Miscellaneous Stuff to Avoid

Some of this is repeated elsewhere in these links, but it never hurts to have a refresher. Much of this stems from my slush pile reading, seeing writers making identical mistakes.

I saw way too many of the following:

Characters waking up (usually with a hangover) / Characters having bad dreams.

STOP DOING THIS!!

It's the author subconsciously "waking up" to the story and it's so old and tired it's eating mush in a state-run retirement home. Start your book/story at a more interesting place, where something interesting is happening. Bad Dreams and Worse Wakings


A first line that doesn't "hook." (If you don't know what a hook is, you're not ready for feedback.)

Weather reports. (I don't care about the damn weather. I have plenty of my own. What is the character doing?)

Landscape vistas, town vistas, building exterior/interior descriptions, often including a weather report. (Boring. What is your character doing? What would Joss Whedon do?)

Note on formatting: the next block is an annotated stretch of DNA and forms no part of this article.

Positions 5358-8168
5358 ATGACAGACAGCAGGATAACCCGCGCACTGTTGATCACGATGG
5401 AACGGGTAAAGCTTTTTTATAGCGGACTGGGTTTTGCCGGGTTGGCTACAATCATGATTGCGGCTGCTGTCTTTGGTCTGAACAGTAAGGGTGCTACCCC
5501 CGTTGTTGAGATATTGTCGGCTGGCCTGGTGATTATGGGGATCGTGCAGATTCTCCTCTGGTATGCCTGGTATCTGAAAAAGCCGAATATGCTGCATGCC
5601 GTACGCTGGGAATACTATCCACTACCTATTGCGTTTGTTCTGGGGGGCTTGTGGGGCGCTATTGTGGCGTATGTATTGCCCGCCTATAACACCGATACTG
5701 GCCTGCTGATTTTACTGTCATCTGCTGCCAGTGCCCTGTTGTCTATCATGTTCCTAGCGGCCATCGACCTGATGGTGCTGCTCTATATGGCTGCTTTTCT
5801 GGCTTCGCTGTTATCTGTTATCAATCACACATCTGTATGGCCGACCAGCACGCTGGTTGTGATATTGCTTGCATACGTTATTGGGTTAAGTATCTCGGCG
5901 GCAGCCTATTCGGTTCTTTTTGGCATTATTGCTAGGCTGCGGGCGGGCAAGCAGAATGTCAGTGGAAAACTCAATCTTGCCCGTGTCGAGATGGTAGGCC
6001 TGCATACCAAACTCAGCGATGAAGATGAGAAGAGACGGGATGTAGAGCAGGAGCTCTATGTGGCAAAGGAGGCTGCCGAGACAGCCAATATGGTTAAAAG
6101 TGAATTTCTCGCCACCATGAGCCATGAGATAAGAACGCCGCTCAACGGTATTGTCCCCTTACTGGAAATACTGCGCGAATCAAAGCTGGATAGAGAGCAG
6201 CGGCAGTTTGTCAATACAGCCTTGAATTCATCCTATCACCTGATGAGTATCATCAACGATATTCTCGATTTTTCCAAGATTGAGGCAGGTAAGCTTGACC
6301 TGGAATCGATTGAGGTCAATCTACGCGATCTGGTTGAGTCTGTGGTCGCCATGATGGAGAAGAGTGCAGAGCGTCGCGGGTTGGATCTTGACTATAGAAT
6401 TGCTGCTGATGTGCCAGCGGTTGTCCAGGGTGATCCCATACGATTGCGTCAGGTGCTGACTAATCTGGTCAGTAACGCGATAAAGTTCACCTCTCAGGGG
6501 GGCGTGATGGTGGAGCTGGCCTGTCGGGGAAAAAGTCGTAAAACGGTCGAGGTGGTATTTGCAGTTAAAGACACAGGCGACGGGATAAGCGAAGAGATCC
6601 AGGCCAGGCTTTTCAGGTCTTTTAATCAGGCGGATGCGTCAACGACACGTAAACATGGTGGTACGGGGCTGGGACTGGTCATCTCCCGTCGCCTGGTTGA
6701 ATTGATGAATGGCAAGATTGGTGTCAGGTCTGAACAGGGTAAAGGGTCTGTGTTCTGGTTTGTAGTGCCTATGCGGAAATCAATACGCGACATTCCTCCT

Starting a story with a character screaming and writing it out like this: "AAAAAAAUUUUUGGGGHHH!" (Seriously, I have seen it. Unless it's slapstick comedy, don't be one of them.)

Back story countersinking "If it hadn't happened to me I'd never have believed it" kind of starts. (Don't. Just....don't.)

Substituting action or combat (ex: character is being chased/is in a fight) for a hook. (It's a book, not a video game or movie.)

Writing out your latest role-playing game adventure/video game as a novel.


MISCELLANEOUS THINGS TO AVOID:

Police report descriptions of characters: "He was 5' 11" weighed 190 pounds, had dark hair and pale skin, wearing a black suit."

Characters looking into mirrors to describe themselves.

Characters, especially female, tucking a strand of (insert color here) hair behind one ear to convey hair color to the reader.

Passive verbs. That usually looks like "had been (verb)__ing". If you don't know what passive voice/verbs are LOOK THEM UP. Weed them out of your work.

Using "like" instead of "as though." (Look up the correct use for both.)

Weed out those adverbs.

Characters yawning or saying they're sleepy. AVOID-AVOID-AVOID, WILL ROBINSON!! Even the mention of the word "yawn" can inspire a reader to yawn, put down your book and never open it again. You want readers to be up all night and cursing your name in the morning because it did not make them sleepy.